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|Type:||Artigo de periódico|
|Title:||Cognitive and behavioral heterogeneity in genetic syndromes|
|Abstract:||Objective: this study aimed to investigate the cognitive and behavioral profiles, as well as the psychiatric symptoms and disorders in children with three different genetic syndromes with similar sociocultural and socioeconomic backgrounds. Methods: thirty-four children aged 6 to 16 years, with Williams-Beuren syndrome (n = 10), Prader-Willi syndrome (n = 11), and Fragile X syndrome (n = 13) from the outpatient clinics of Child Psychiatry and Medical Genetics Department were cognitively assessed through the Wechsler Intelligence Scale for Children (WISC-III). Afterwards, a full-scale intelligence quotient (IQ), verbal IQ, performance IQ, standard subtest scores, as well as frequency of psychiatric symptoms and disorders were compared among the three syndromes. Results: significant differences were found among the syndromes concerning verbal IQ and verbal and performance subtests. Post-hoc analysis demonstrated that vocabulary and comprehension subtest scores were significantly higher in Williams-Beuren syndrome in comparison with Prader-Willi and Fragile X syndromes, and block design and object assembly scores were significantly higher in Prader-Willi syndrome compared with Williams-Beuren and Fragile X syndromes. Additionally, there were significant differences between the syndromes concerning behavioral features and psychiatric symptoms. The Prader-Willi syndrome group presented a higher frequency of hyperphagia and self-injurious behaviors. The Fragile X syndrome group showed a higher frequency of social interaction deficits; such difference nearly reached statistical significance. Conclusion: the three genetic syndromes exhibited distinctive cognitive, behavioral, and psychiatric patterns. (C) 2013 Sociedade Brasileira de Pediatria. Published by Elsevier Editora Ltda. All rights reserved.|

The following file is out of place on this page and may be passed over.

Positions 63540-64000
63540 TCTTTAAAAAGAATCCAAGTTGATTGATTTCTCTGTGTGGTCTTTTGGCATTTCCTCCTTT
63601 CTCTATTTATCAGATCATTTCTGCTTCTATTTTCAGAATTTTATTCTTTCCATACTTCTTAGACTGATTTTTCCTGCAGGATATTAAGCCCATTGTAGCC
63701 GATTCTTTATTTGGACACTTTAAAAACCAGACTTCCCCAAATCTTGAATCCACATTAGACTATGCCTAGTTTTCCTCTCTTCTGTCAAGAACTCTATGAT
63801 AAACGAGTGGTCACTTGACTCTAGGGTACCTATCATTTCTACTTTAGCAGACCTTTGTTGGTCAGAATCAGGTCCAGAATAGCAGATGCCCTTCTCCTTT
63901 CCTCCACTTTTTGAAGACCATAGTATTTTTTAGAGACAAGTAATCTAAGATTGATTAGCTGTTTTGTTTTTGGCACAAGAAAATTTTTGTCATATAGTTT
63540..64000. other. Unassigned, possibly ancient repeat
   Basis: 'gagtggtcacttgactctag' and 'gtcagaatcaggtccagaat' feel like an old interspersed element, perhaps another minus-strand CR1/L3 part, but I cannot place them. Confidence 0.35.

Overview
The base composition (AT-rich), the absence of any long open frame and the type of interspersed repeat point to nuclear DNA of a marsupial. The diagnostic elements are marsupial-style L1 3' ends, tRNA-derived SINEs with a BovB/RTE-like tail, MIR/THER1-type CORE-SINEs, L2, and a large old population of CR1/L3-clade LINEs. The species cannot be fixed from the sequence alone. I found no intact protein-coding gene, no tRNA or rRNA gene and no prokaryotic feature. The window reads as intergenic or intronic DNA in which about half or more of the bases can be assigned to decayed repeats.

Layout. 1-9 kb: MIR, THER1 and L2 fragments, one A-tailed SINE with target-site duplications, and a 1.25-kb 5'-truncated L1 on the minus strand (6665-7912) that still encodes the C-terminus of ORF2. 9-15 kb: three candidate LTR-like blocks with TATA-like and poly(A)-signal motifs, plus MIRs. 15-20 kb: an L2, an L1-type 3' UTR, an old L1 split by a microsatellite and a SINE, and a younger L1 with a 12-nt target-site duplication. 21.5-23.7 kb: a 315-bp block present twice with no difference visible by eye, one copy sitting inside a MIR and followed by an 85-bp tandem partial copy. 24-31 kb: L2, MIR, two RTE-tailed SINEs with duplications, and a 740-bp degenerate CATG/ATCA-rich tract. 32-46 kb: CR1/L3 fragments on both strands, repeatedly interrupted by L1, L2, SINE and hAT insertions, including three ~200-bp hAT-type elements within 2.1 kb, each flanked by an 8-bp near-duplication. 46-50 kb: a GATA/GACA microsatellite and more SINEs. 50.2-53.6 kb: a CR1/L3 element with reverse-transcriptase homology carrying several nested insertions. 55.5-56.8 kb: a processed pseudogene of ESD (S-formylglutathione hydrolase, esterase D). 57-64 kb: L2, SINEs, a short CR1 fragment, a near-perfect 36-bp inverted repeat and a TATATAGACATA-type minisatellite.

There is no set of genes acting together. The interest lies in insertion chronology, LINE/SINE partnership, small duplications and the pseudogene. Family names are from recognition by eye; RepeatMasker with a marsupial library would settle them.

Fragile X syndrome
|Editor:||Soc Brasil Pediatria|
|Citation:||Jornal De Pediatria. Soc Brasil Pediatria, v. 90, n. 2, n. 155, n. 160, 2014.|
|Appears in Collections:||Unicamp - Artigos e Outros Documentos|
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